Most people know “loosestrife” because of the veritable pestilence upon the landscape that is purple loosestrife and its relatively benign (albeit not harmless) distant relative yellow loosestrife, a deer-resistant (and therefore popular) denizen of perennial beds.
But what about that name? It has a potentially calamitous etymology if it has anything to do with the idea of “loosing strife upon the land.” But the real story is less exciting and a bit more pointy-headed.
The common name is given to members of two genera Lythrum and Lysimachia. Until the advent of molecular genetics both were thought to be members of the family Primulaceae (primroses), but recent evidence shows that Lysimachia should be put in the family Myrsinaceae and Lythrum in the family Lythraceae.
The common is name is a literal translation from the Greek lysimachia, which was the name for the flower in the Classical world. Lysis means ‘loose’ or ‘break apart,’ and mache means ‘to fight.’ What does this have to do with the properties of the plant? As it turns out: nothing.
In fact, according to Dioscorides and Pliny, the plant was named for King Lysimachos, who was apparently something of an herbalist and was the first to describe the curative properties of the herb. Lysimachos was one of the bodyguards of Alexander the Great, and after the young emperor’s death in 323 B.C.E. he became the ruler of Thrace, Asia Minor (Turkey) and Macedon.
The plant most consistently referred to as yellow loosestrife is Lysimachia vulgaris. The leaves are whorled on this species, and the flowers are arranged in loose spikes at the top of the stem. This species is regarded as being invasive in the United States, where it is found along wetter roadsides.
Lysimachia punctata is called either yellow or spotted loosestrife and is the most commonly seen member of the genus in perennial beds. Its shorter stemmed leaves are arranged in whorls like those of L. vulgaris, but unlike L. vulgaris, the flowers are arranged in whorls just above the leaf whorls. The overall effect is one of alternately circles of green and bright yellow climbing up the stem. This plant is not regarded as being nearly as invasive as L. vulgaris.
While most Lysimachia species are native to Europea and Asia, a few are native to North America, including the whorled loosestrife (Lysimachia quadrifolia), which is found in woodlands from Georgia to Hudson Bay east of the Mississippi River. Lysimachia fraseri (Fraser’s yellow loosestrife) is a rare denizen of the southeastern United States. Its numbers have been reduced by suppression of natural wildfires; it is usually sterile when it grows in excessive shade.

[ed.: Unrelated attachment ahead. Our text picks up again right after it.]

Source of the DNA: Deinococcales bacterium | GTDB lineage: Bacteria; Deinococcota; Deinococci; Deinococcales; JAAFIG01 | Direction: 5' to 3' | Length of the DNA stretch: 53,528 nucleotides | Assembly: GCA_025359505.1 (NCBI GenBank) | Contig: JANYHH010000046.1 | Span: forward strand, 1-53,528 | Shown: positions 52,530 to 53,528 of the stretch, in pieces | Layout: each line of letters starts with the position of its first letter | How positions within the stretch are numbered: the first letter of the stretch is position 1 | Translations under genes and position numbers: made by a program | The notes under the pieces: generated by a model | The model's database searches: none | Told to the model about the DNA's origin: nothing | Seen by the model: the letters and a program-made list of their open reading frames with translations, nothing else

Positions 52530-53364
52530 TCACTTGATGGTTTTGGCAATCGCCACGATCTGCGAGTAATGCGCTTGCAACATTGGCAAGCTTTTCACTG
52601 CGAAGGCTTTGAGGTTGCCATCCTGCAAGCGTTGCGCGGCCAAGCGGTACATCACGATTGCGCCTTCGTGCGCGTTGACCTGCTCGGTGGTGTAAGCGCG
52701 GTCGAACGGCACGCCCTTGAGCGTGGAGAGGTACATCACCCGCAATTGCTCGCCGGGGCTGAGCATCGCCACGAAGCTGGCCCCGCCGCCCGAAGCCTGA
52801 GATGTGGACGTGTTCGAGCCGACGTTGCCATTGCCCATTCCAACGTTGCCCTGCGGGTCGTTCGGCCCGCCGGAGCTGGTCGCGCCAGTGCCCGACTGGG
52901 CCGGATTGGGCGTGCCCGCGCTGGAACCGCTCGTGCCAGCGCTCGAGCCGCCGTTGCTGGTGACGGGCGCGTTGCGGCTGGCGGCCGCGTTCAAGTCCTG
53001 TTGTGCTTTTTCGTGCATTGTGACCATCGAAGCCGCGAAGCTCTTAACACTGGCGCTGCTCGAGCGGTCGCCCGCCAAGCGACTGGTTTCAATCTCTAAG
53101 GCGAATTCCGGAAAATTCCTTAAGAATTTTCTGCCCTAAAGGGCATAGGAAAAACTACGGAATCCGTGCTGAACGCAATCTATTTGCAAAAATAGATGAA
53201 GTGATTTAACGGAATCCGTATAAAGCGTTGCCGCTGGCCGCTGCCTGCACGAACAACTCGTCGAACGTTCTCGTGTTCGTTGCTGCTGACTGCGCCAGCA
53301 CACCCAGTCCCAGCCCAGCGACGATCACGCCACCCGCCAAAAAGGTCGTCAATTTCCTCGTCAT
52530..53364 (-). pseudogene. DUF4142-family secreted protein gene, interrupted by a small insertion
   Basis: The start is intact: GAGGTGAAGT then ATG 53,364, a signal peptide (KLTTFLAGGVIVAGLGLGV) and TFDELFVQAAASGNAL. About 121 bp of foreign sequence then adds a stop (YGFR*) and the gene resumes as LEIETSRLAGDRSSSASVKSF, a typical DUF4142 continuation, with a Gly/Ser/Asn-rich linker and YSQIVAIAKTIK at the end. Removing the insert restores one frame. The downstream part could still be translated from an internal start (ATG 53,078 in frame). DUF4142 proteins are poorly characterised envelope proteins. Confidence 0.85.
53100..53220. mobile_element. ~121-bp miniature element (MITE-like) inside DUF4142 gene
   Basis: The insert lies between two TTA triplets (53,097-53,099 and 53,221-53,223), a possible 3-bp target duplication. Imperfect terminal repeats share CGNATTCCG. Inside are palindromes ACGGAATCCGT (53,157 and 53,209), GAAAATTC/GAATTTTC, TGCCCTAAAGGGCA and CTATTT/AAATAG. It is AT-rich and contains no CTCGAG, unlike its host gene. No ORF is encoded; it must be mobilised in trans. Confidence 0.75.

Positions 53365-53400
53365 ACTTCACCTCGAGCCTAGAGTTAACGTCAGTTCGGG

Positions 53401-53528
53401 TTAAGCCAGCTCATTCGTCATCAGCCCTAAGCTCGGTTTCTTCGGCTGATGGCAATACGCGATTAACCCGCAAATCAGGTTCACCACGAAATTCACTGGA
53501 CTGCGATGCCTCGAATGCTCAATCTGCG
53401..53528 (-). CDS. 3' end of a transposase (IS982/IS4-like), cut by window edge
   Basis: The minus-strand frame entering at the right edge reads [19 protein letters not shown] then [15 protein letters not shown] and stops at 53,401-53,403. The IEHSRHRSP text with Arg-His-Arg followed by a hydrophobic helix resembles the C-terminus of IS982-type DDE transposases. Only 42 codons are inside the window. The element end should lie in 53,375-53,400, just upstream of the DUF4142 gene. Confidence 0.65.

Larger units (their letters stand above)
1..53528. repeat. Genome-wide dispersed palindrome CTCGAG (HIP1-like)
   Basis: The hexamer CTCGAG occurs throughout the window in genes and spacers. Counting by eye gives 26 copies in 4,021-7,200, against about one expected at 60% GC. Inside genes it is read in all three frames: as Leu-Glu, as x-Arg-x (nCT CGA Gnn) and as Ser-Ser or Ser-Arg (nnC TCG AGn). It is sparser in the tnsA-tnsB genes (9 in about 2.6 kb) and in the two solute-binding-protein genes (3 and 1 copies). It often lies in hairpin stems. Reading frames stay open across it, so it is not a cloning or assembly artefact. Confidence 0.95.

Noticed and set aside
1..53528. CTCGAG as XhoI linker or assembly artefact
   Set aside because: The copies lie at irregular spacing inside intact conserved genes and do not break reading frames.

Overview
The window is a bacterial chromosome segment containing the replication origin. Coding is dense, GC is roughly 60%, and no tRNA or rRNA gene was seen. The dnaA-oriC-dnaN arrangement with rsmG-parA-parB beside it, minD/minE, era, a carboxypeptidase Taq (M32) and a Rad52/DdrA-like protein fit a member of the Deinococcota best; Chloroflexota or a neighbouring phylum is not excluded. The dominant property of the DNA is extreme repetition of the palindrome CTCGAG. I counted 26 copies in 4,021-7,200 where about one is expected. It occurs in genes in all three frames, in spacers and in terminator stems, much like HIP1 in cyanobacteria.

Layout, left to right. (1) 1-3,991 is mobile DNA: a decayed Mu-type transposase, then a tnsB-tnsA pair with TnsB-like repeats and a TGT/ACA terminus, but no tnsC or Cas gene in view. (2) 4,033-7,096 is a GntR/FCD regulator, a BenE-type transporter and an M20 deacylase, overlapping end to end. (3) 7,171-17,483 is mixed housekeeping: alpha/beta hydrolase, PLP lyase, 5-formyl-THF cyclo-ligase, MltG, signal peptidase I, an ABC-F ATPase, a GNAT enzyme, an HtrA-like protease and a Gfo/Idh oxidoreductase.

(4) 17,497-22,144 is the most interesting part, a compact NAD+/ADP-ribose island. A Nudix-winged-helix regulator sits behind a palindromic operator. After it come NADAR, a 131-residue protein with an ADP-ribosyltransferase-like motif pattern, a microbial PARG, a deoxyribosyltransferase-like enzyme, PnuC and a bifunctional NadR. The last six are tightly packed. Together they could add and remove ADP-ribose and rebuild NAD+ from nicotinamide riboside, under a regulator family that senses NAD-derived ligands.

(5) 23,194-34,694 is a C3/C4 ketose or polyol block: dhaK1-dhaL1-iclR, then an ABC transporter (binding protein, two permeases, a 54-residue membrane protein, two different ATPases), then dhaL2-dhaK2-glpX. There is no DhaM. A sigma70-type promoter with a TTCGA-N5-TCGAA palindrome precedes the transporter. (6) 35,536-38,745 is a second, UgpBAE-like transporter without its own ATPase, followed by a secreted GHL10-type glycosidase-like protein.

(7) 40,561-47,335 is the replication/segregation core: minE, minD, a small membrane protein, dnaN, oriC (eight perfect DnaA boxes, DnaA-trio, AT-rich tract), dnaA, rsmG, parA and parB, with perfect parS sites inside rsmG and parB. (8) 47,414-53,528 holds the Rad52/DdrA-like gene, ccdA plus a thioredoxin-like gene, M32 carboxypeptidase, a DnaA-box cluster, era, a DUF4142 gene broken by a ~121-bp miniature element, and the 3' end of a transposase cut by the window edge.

But the most notorious loosestrife is Lythrum salicaria or purple loosestrife, which spreads in clonal mats, crowding out native species, especially cattails in wetland settings. For several years volunteer groups were physically removing these plants from wildlife preserves and refuges because it was dominating the ecosystems to the extent that the food web was affected. Native insects adapted to eating and breeding on cattails and other species lost their habitat, sending a cascading wave of disruption through the community.
Integrated pest management (IPM) programs are the most ecologically sophisticated way to control invasive species. They will not eliminate the invader, but will (if successful) bring the numbers under control. In 1992 the U.S. Department of Agriculture approved the release of Galerucella spp. beetles to make an inroad into the infestation of purple loosestrife populations in North America. After the beetles are introduced, they begin to feed on the loosestrife, which becomes stunted and defoliated, allowing other plants to grow around it. However, it takes five to 10 years for sufficient numbers of beetles to build up and make a serious dent in the loosestrife populations.
For obvious reasons it is unwise to use either purple or yellow (L. vulgaris) in flower arrangements, however attractive both spiked inflorescences may be. On the other hand, the gooseneck loosestrife (Lysimachia clethroides) is frequently used in add interesting geometry to an arrangement. The white spike blooms from the base of the spike toward the tip, giving it a crooked appearance. This plant can also be somewhat invasive.